By Andrew Orchard, CEO of Netemic
Social media content (blogs, forums, wikis, social networks) is the fastest growing body of information on the internet. To put this into perspective there are currently well over 70 million blogs in existence and this number is forecast to double very six months up until the end of the decade.
This is the sort of figure no savvy marketer can realistically ignore, especially when you consider this number only reflects the number of people writing blogs. It doesn’t factor in readers or more significantly those contributing to forums or using social networking sites such as Facebook and MySpace.
The sheer amount of opinion represented in user generated content can be daunting, however it does offer unmediated insight to consumer attitudes. Admittedly much of this can charitably be described as “noise” but it is also true that brands undervalue social media at their peril.
With strategically implemented filtering, measurement and analysis opinions expressed online are invaluable for campaign planning and reputation management.
Online media is breaking down the barriers between customers and brands. Consumers display a healthy scepticism for traditional (i.e. non interactive) advertising formats and social media is swiftly becoming the key channel of influence.
An estimated 80% of US adults consult online opinion before buying a product, established sites such as Amazon use a rating system, and increasingly there’s nowhere to hide negative feedback.
There have been many and well documented instances of consumer backlash online. While it’s difficult to salvage much sympathy from a sweatshop controversy other PR blunders, such as Dell’s exploding laptop fiasco, could have been averted or minimised. It is very possible for brand marketers to address grievances before they snowball into damaging hate campaigns.
By engaging with dissatisfied customers head on you are building an ongoing dialogue. Complaints should be viewed as constructive feedback to help you improve your product or service. By demonstrating your willingness to work with customers you improve your chances of keeping them in the longer term.
Branding is still king but realistically many products show little to differentiate themselves, so in the digital age brand equity is more important than ever.
The Internet operates twenty four hours a day on a global scale, time is of the essence and there’s a limited window to (re)act. Therefore social media monitoring needs to work in real time; responsive outbound communications can be incredibly successful – it’s something financial communities have honed over the years.
Of course you can’t please everyone and there are plenty of hyperbolic “I hate…” style sites throughout the blogosphere. However, trend monitoring can spot recurring issues (negative or positive) and customer behaviour to factor these into PR/marketing drives.
Of course not all web users focus on the negative. It’s important to identify the influencers and engage with them to ensure they remain onside as brand champions. The old adage “keep your friends close and your enemies closer” as is clearly demonstrated by the Hollywood studios’ relationship with Harry Knowles, founder of cult movie site ‘Ain’t it Cool News’.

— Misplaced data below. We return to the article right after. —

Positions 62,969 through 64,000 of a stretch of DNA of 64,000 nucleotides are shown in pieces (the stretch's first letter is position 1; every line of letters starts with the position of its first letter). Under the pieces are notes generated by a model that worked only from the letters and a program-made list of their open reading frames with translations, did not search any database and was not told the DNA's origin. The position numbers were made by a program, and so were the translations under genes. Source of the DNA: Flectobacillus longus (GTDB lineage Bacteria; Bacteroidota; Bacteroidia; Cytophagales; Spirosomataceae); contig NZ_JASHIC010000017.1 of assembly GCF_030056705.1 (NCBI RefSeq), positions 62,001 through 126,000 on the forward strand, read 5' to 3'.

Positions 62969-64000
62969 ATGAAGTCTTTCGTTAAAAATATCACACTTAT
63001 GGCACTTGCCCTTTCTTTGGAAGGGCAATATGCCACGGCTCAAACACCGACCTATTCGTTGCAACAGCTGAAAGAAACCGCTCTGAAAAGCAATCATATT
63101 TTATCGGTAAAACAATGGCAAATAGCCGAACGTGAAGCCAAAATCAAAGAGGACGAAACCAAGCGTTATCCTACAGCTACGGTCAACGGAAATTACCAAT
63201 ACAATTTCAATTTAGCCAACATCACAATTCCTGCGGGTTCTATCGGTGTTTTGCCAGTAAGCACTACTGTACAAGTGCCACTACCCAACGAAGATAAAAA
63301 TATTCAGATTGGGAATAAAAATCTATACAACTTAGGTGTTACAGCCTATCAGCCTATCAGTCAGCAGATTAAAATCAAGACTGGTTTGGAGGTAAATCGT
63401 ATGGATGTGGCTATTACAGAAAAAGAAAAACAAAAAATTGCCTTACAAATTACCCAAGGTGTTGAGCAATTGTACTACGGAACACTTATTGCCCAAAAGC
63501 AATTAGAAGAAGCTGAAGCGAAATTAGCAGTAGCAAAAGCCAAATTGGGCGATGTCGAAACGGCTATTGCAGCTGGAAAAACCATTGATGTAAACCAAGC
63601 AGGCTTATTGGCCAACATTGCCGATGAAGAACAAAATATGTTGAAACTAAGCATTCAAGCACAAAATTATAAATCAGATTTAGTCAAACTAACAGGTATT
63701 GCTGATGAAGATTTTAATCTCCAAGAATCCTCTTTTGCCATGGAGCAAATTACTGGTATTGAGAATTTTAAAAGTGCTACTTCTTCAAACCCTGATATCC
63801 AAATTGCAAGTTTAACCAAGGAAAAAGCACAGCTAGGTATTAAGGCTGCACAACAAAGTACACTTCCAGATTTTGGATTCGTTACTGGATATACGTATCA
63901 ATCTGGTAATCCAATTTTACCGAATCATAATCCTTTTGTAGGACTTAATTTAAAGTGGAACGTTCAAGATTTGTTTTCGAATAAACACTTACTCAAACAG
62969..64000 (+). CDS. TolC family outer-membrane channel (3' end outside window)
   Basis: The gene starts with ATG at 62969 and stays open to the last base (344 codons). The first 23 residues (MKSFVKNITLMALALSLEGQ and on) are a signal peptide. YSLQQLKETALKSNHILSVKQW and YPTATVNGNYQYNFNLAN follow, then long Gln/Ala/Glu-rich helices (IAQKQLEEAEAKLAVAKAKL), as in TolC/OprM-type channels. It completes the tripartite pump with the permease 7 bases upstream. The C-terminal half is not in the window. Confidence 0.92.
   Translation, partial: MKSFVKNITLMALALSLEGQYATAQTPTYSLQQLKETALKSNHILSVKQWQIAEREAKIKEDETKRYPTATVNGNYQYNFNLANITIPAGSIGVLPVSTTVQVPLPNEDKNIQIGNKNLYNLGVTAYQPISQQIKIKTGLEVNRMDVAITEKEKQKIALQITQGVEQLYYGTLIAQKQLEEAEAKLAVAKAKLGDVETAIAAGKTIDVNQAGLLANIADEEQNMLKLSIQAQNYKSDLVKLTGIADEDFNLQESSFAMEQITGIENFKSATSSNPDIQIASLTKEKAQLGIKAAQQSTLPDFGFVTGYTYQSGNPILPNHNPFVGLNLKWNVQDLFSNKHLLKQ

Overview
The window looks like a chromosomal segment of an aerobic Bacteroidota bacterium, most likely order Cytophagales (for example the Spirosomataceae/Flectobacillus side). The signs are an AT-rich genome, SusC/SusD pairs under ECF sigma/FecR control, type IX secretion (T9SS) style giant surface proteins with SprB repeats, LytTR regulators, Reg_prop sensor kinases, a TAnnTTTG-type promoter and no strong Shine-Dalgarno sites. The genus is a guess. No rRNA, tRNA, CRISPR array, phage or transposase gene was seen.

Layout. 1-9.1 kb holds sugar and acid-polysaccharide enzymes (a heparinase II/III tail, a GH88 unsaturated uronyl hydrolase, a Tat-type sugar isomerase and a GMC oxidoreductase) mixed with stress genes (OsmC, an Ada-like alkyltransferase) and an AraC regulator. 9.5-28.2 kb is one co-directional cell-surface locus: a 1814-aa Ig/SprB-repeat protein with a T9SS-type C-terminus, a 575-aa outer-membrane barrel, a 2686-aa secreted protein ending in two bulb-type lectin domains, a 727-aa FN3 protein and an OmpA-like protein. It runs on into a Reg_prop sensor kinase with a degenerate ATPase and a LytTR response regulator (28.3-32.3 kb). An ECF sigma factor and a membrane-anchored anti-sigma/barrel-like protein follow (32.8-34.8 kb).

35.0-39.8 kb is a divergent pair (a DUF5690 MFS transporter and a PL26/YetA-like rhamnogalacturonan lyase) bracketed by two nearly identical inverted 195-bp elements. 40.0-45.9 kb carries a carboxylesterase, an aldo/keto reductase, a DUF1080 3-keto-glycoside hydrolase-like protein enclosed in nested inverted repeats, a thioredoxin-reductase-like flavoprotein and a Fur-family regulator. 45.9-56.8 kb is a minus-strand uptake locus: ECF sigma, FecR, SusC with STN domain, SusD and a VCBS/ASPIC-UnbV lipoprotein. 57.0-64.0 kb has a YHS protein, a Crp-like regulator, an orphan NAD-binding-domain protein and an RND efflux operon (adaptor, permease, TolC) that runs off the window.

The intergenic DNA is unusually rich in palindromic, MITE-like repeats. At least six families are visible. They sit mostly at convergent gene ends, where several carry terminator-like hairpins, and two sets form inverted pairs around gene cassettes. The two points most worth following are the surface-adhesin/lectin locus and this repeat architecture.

The lesson to be learned here is although it’s easy to discount fanboys/girls as harmless nerds, they’re eccentrics with a lot of clout – just ask the accountants at Apple or Nintendo!
Many brands, particularly charities, have chosen to engage directly with their customers directly on social networking sites such as YouTube and Facebook.
These environments not only offer branding opportunities through widgets etc., they also enable you to build a dialogue with your customers and offer a wealth of valuable demographic data.
However, bear in mind this approach is unlikely to work as a shallow exercise in branding, you need to offer something back such as exclusive offers or competitions. For example, Vauxhall cars set up a branded YouTube channel which encouraged users to submit UGC as part of its successful “C’mon” campaign for Vauxhall Corsa.
Business intelligence can also offer a clear advantage, monitoring your competitors can be just as valuable as managing your own brand perception. Thanks to the blogosphere it’s very rare that a story ever breaks anywhere other than online.
Close monitoring can often give away the story before it hits the headlines. Speculation, leaks and market trends can allow you to anticipate your rival’s next move and prepare accordingly.
Social media offers a fantastic opportunity for brands to build relationships and carry out market research to find out exactly what their customers want and thus to improve their offering.
There will be more PR disasters to come but only for those who are unprepared or continue to ignore the weight of evidence that suggests that social media represents a fundamental shift in how brands must engage with their customers.
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